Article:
Imagine if I showed you this picture, and said, “Here is a picture of my daughters. Aren’t they adorable?”
Why wouldn’t that work? Our physical face is how other people know and recognize us. Our public identity is intimately connected with our face—the front part of our head. Your “face” is “who you are.”
The Face of Shame
Our face is the billboard upon which shame and honor are displayed. The link between our physical face, honor, and shame is innate. Humiliation lowers the eyes, and fame raises our chins. Shame turns our faces pale (cf., Isa 29:22); honor makes us beam (cf., Ps 119:135). Someone feeling entitled to a sense of honor walks with their head held high and chest puffed out; the shamed hunch over and gaze at the ground. The standard visual for shame is someone covering their face or looking down. When I feel inadequate or defective, I don’t want people to see “me,” so I hide my face (akin to my toddler who plays hide-n-seek by covering her eyes). “I’m too ashamed and disgraced to lift up my face to God” (Ezra 9:6).
For these reasons, the word “face” is often a synonym for reputation and respect. In many cultures, particularly in China and SE Asia, “face” is the common word for honor and shame. For example, Thai culture treats “face” like Eskimos treat snow—an essential commodity for life with a complex set of terminology. In Thai, a person can display, give, fix, take, possess, carry, preserve, sell, tear off, lose, and even hammer face.
This complex human reality has spawned modern academic studies on “face” and “facework.” Face is “the projection and management of our positive social identities” (Flanders, EMQ). Facework refers to communication strategies for granting or challenging others’ face, as well as managing one’s own face (wiki article). For example, indirectness and honorifics in speech are recognizable forms of facework.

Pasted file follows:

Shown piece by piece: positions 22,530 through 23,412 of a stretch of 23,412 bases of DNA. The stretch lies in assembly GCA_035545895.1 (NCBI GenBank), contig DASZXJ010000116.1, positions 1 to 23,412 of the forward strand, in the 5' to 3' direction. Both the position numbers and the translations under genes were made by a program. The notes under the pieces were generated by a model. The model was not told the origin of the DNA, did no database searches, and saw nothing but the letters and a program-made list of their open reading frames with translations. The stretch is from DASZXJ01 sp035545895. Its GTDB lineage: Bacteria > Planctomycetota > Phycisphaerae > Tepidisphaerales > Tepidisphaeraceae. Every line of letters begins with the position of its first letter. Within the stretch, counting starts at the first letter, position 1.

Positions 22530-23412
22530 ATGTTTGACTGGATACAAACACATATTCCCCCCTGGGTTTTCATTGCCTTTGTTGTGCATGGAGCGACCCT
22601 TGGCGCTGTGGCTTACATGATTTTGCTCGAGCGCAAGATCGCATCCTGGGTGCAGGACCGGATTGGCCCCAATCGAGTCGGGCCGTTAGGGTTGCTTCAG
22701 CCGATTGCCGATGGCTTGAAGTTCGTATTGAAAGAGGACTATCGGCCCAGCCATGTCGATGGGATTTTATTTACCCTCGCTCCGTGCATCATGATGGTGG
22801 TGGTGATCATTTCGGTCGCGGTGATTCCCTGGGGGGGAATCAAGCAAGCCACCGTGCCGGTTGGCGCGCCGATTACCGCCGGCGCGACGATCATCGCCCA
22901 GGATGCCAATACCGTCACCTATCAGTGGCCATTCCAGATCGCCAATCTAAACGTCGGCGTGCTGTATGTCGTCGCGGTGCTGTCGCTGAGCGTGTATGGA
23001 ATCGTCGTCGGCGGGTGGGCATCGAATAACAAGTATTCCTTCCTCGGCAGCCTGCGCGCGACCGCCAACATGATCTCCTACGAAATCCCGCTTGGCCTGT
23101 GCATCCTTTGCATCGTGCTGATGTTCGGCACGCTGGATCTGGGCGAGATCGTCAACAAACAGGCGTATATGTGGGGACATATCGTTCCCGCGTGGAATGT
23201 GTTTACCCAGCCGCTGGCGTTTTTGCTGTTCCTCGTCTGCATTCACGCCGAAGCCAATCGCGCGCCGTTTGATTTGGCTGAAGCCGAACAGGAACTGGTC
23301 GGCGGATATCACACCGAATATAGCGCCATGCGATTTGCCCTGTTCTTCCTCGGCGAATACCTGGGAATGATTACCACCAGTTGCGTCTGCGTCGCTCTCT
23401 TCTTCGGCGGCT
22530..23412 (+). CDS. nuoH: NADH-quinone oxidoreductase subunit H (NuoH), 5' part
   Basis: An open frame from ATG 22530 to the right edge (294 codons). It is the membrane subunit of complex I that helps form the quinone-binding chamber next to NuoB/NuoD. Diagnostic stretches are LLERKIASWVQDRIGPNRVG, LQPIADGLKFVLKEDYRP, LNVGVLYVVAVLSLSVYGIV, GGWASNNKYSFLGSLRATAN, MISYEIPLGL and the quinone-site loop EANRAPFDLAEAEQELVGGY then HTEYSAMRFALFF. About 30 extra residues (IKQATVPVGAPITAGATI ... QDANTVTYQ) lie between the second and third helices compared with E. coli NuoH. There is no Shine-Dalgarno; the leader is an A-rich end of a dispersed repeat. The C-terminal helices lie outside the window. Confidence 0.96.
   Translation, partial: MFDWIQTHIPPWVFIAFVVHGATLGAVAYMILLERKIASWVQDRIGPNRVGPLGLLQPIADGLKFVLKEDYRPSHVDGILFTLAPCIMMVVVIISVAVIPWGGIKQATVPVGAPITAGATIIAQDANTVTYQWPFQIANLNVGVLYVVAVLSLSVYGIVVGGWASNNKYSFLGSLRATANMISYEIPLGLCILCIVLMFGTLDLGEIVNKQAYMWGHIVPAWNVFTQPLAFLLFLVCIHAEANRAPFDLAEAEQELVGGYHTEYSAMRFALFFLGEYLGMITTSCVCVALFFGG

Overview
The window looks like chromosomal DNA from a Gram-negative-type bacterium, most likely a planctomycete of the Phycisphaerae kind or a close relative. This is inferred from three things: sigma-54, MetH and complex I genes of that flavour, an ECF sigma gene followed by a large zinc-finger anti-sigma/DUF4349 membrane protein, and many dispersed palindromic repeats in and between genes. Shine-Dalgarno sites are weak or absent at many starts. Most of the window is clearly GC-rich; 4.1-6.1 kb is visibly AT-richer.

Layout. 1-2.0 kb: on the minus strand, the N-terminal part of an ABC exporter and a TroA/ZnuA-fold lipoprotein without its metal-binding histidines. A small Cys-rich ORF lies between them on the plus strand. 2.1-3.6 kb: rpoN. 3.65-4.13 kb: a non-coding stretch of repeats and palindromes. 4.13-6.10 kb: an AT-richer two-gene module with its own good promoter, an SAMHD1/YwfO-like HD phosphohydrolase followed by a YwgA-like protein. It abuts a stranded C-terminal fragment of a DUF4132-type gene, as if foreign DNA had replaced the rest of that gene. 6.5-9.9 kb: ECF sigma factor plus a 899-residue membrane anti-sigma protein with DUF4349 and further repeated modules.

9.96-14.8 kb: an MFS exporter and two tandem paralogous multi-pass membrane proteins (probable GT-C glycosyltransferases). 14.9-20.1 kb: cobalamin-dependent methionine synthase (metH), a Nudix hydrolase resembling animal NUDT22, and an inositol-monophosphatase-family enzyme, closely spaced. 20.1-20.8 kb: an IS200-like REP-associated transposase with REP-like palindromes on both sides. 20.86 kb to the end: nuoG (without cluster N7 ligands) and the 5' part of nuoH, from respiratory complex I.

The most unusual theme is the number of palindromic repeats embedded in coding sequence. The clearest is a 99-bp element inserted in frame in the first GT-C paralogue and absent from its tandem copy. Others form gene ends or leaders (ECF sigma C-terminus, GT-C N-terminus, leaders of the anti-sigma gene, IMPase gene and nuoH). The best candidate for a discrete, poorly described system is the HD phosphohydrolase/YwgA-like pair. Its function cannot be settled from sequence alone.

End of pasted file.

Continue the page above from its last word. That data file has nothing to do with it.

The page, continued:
Facebook is facework on steroids—update your “status,” accrue “friends,” “like” others. The notion of face is complex and widespread, so complex I only hope to introduce the idea here. An excellent explanation of face for Christian witness is Chris Flanders’ EMQ article, “Fixing the Problem of Face” (Jan 2009) and book About Face.
Have We Lost Face?
Westerners must realize that face is far, far more than “people pleasing” or simply “lying.” To dismiss cultural constructs of face as “people pleasing” ignores the social bonds, relationships, and sense of community inherent in the idea. In Asian contexts, “face” is intimately connected to morality. To ask a Chinese person “Do you want face?” is an insult because someone who does not want face is immoral for not caring about others’ opinions. To say “You have no face!” in Central Asia defines someone as shameless—they have lost all sense of public regard, and do not care about the community. Face is the glue that binds relationships and communities. Without face, a person has no conscience and ultimately no identity.
Although cultural facework leads to instances of frustration and certainly involves dark sides, the notion of face is not entirely negative or unredeemable. Even “non-face” Western cultures “do” face. Consider the degree of face these three greetings suggest: “Yo, dude!,” “Hello, sir,” and “Your Highness.” Realizing face is an escapable dynamic opens the door for constructive conversations on face approaches. Historically, the response of Western missionaries to “face” is generally one of rejection.
When “facework” is rejected outright, Christians (1) bypass a significant way to explain the gospel and (2) ignore a significant sphere of Christian discipleship. Flanders says of Thai culture, “[F]ace is a fact. However, Thai Christians and missionaries alike seem either uninterested in or possibly incapable of addressing issues related to face.” Because this posture is a common pitfall in Christian witness, the following posts will outline a biblical theology of face.
Do you have face? Does God see face? Next post: God’s Face